5. Heading to the INFORMS Annual Meeting? You can view the conference program here.
  6. What if your self-driving car decides to sacrifice you to save others? The robot uprising will have a few disadvantages.
  7. New general purpose optimization algorithm based on cutting planes promises order-of-magnitude speedups on some problems. See the video lecture here.
  8. Joe Biden and Paul Ryan: an unlikely alliance of working fathers. We need to include dads in work life balance conversations.
  9. Where are all the OR professionals hiding?

Should a football team run or pass? A game theory and linear programming approach

Last week I visited Oberlin College to deliver the Fuzzy Vance Lecture in Mathematics (see post here). In addition, I gave two lectures to Bob Bosch’s undergraduate optimization course. My post about my lecture on ambulance location models is here.

My second lecture was about how to solve two player zero-sum games using linear programming. The application was a sports analytics application of whether a football team should run or pass. The purpose of the lecture was to learn about zero-sum games (it was a new topic to most students) and learn how to solve zero-sum games with two decision-makers using linear programming.

This lecture tied into my Badger Bracketology work, but since I do not use optimization in my college football playoff forecasting model, I selected another football application.


Related reading:

integer programming for locating ambulances

Last week I visited Oberlin College to deliver the Fuzzy Vance Lecture in Mathematics (see post here). In addition, I gave two lectures to Bob Bosch’s undergraduate optimization course. I will post my materials for both of my lectures on my blog. The first lecture was related to my evening talk and focused on ambulance location models and modeling integer programs.

The purpose of the lecture was to work on modeling in integer programming. We focused on coverage models and worked through two of the three models that successively lift simplifying assumptions (in a 75 minute lecture). The “Integer Programming Bag of Tricks” on slide 18 contains a series of constraints for modeling conditional constraints (courtesy of Jeff Linderoth and Jim Luedtke). We use these tricks to assign at least L calls for service (demand) to stations–but only stations that are “open”–in the modeling exercise. Slides are below.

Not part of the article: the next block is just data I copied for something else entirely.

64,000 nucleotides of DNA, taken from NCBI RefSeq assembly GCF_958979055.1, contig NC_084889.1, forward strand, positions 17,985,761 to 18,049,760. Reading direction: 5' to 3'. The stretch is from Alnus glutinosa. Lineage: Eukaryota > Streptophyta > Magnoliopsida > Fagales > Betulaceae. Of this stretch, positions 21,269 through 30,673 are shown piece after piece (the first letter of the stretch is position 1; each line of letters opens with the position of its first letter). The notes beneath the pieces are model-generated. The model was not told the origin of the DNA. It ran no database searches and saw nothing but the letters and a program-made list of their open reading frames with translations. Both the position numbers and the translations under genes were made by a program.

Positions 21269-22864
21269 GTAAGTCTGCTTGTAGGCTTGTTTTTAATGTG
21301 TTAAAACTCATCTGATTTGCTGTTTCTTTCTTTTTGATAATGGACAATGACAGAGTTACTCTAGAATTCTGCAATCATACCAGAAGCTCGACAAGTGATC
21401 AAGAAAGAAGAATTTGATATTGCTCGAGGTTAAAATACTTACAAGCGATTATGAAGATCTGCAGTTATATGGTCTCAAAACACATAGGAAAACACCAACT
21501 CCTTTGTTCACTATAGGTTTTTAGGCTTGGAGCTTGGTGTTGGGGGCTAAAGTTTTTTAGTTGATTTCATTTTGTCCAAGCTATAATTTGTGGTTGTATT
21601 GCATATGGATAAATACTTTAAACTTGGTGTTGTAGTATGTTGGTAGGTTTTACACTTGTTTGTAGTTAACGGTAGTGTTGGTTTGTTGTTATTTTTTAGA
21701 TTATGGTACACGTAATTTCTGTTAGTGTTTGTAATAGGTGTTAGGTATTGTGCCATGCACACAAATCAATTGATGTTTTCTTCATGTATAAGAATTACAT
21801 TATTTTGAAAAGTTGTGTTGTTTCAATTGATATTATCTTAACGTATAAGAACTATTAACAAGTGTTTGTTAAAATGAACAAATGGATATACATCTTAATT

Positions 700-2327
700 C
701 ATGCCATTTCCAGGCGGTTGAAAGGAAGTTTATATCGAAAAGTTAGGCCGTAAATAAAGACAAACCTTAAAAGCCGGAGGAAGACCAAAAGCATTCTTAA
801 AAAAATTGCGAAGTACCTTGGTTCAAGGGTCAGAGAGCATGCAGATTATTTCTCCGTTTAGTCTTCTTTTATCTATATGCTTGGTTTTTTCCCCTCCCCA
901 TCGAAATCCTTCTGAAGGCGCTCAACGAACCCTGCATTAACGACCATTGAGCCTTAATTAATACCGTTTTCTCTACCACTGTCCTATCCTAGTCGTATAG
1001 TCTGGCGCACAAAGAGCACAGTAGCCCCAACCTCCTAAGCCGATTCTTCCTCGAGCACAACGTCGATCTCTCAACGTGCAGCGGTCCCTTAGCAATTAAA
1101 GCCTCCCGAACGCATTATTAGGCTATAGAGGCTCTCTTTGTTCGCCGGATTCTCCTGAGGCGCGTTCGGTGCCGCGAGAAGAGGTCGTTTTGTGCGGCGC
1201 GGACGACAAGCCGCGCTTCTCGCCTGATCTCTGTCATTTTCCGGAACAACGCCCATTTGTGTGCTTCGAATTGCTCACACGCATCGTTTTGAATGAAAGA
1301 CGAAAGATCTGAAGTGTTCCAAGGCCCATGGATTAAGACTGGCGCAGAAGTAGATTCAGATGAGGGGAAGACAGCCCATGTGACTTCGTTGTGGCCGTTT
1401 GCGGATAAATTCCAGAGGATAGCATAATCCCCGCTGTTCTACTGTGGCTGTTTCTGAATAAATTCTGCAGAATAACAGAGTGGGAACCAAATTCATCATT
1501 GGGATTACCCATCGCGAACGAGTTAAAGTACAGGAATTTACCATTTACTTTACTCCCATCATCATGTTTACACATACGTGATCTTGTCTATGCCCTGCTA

Related reading:

Punk Rock OR goes to Oberlin College

This week I visited Oberlin College to deliver the Fuzzy Vance Lecture in Mathematics. I was honored to be the 20th Fuzzy Vance lecturer. Each year, Oberlin invites one mathematician (or an operations researcher/fake mathematician in my case!) to visit campus, participate in classes, and give a lecture (the “Fuzzy Vance Lecture”) to the general public.

My evening talk to the public was about my research in emergency medical services and emergency response. My slides and some pictures from my visit are below. I will post my teaching materials on my blog next week.

Oberlin is a small liberal arts college that attracts intelligent students who have eclectic interests. Many students are interested in music, creative writing, and computer science in addition to math. I enjoyed meeting with students when I taught Bob Bosch’s undergraduate course in optimization, which mostly has students from math and computer science.

Bob Bosch and his colleagues in the Oberlin math department were fantastic hosts. They filled me in on the history of the Fuzzy Vance Lecture series, but there was some disagreement about whether Fuzzy Vance was actually fuzzy (nicknamed for fuzzy hair or for another mysterious reason). I was also pleasantly surprised to learn that Oberlin is known for its unusual albino squirrel population. I am a fan of campus squirrels: the squirrels at my alma mater have had an interesting history.

Here are some memories from my visit.


The poster for the Fuzzy Vance Lecture Series in Mathematics

The poster for the Fuzzy Vance Lecture Series in mathematics



Rock and Roll Hall of Fame advertisements were everywhere in Cleveland. I was thrilled to be able to visit the museum during my visit.


Bob Bosch and I found The Clash exhibit at the Rock and Roll Hall of Fame.


My favorite crosswalk in Oberlin, which boasts one of the best music conservancies in the US.


Pablo Picasso, Chair and Owl (1947) from the Oberlin art museum


Claude Monet, The Red Kerchief from the Oberlin art museum